I don't know if there's a way to cast it to Parent<T>, but it definitely sounds to me like the kind of question you shouldn't need to ask in the first place.

Zhentar
Sep 28, 2003

Brilliant Master Genius


From my experience, VS will run out of memory and crash on VSPs 1/5th that size. But even if it does manage to process that much successfully and maintain reasonable performance, that's probably too much data to reasonably interpret and understand.

Zhentar
Sep 28, 2003

Brilliant Master Genius


wellwhoopdedooo posted:

The other answers you got are fairly lovely, since they don't explain why you should or shouldn't override .GetHashCode().

You still didn't explain why! Though you at least demonstrated it.

Even if your own code never calls .GetHashCode(), infrastructure (such as the Dictionary class) does call it, and depends upon hash code equality being equivalent to object equality.

Zhentar
Sep 28, 2003

Brilliant Master Genius


Is there a good way to detect memory pressure conditions? Part of my application can end up creating a very large number of objects that can be re-generated with pretty low overhead. I'd like to come to some middle ground between crashing when I could easily free a gigabyte of memory, and always having to aggressive dump things needlessly to avoid crashing in rare cases.

Zhentar
Sep 28, 2003

Brilliant Master Genius


I hadn't really considered weak references... I've only used them previously for event handlers, which wasn't much fun, but I'd forgotten that was because of the event handler part, not the weak part. Still, I don't think they're the right choice. From the documentation, and some discussion, it doesn't sound like a WeakReference will cause an object to survive a generation 0 garbage collection, in which case my cache would be getting flushed every few milliseconds. I may still give it a try though; my initialization is cheap enough that it still could be good enough.

Currently, I'm thinking the best approach is to go with a cache collection that will use System.GC.WaitForFullGCApproach and then flush itself. Oh, except that won't work if concurrent garbage collection is available. Crap.

Zhentar
Sep 28, 2003

Brilliant Master Genius


Sedro posted:

I did some poking around for you. System.Web.Caching.Cache internally uses GlobalMemoryStatusEx and some magic numbers to determine the memory pressure. It might also be using timers. Hope you like getting your hands dirty.

Yeah, screw that, it's not worth that much trouble.

Hmm, I could go with a hybrid of the weak reference and magic number approach - use a collection with a small, safe maximum capacity using strong references, evicting things to a collection with weak references. As long as they survive long enough to get promoted to at least generation 1, the weak objects should be reasonably long lived, and if they don't, I'm still not any worse off than just using the magic number.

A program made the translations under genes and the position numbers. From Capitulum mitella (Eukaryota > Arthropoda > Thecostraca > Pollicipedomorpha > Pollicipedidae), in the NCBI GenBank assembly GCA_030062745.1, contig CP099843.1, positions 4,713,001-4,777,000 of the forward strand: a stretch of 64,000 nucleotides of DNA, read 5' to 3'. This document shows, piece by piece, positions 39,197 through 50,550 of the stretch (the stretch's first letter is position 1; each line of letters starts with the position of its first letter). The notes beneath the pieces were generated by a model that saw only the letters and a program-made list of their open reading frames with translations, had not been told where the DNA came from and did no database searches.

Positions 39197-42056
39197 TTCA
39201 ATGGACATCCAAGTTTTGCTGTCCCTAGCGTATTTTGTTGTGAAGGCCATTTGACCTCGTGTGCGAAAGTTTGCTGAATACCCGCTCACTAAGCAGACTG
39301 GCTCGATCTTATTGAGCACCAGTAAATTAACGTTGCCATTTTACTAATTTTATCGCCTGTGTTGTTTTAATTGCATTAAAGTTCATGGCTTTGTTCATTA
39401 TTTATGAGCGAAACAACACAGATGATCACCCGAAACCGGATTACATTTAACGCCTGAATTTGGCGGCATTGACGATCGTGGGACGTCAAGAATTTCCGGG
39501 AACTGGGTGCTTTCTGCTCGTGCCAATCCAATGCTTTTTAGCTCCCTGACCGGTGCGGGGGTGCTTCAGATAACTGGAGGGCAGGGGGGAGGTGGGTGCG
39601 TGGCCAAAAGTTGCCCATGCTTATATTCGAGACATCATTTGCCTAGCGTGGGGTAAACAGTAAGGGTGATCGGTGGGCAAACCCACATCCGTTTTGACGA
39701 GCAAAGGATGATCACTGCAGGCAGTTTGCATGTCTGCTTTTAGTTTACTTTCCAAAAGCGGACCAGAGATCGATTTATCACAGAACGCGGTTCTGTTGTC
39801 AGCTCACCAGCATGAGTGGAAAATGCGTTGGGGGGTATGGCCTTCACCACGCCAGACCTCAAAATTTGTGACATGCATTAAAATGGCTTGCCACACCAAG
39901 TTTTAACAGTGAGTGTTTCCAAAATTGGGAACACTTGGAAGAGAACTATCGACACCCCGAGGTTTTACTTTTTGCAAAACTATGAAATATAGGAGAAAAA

Sedro posted:

Edit: You can also use MemoryFailPoint to better predict and handle an out-of-memory situation.

Still not ideal, but it comes closer than anything else I've seen. I may well make use of that.

Zhentar
Sep 28, 2003

Brilliant Master Genius


.NET 4.5 is the same in that it targets the same MSIL. But it isn't purely compiler stunts and syntactic sugar (and neither was .NET 3/3.5). There are API additions and behavior changes.

What makes .NET 4.5 "special" is that it's going to pretend to be .NET 4.0, right down to the build number. This is supposed to be totally okay because they're testing hundreds of applications for compatibility, which will ensure that nothing is broken by behavior changes (excepting of course the breaking changes they made on purpose), and hey, it's not like you were going to check if .NET 4.5 was installed before running your .NET 4.5 dependent application anyway, right?


As far as why they're doing this, that's easy. They're shaving precious megabytes off the Windows 8 install footprint to try to cram it onto devices with only 16GB of flash.

Zhentar
Sep 28, 2003

Brilliant Master Genius


boo_radley posted:

This is pretty neat (from Hidden Features of C#?:

That people would consider many of those features "hidden" saddens me. yield? Seriously?

Zhentar
Sep 28, 2003

Brilliant Master Genius


I wouldn't really expect it to be that slow for such a small data set, but you're repeatedly searching over the entire data set. It would be a lot faster to do a first pass to pull them out into a dictionary or similar by parent ID.

Zhentar
Sep 28, 2003

Brilliant Master Genius


Dromio posted:

Now I've pointed the routine at our production data set (20000 rows) and it's still way too slow:

CODE:
[Debug] '' 2/1/2012 10:12:18 AM Start
[Debug] '' 2/1/2012 10:12:21 AM Fetched 19550 items for tree
[Debug] '' 2/1/2012 10:12:21 AM Building dictionary
[Debug] '' 2/1/2012 10:17:58 AM Done building dictionary
...
[Debug] '' 2/1/2012 10:28:38 AM Done building hierarchy

What the hell are you running on, a 286? For a mere 20,000 rows, I'd expect that dictionary code to be running in a fraction of a second... your best option is to profile, if you can. I don't think the real problem is contained in the code you've posted.

Zhentar
Sep 28, 2003

Brilliant Master Genius


You can also just add a column for the salt.

For other recommendations, it's not a bad idea to bump the hash up to SHA-256, and then hash the hash ten thousand times in a row.

Zhentar
Sep 28, 2003

Brilliant Master Genius


Dietrich posted:

Using an individual, pseudo-random and obvious salt for users means that a hacker will need to compile their own rainbow table in order to crack any given user's password.

If you're working with a unique salt, there's no point to a rainbow table. You just brute force it straight up.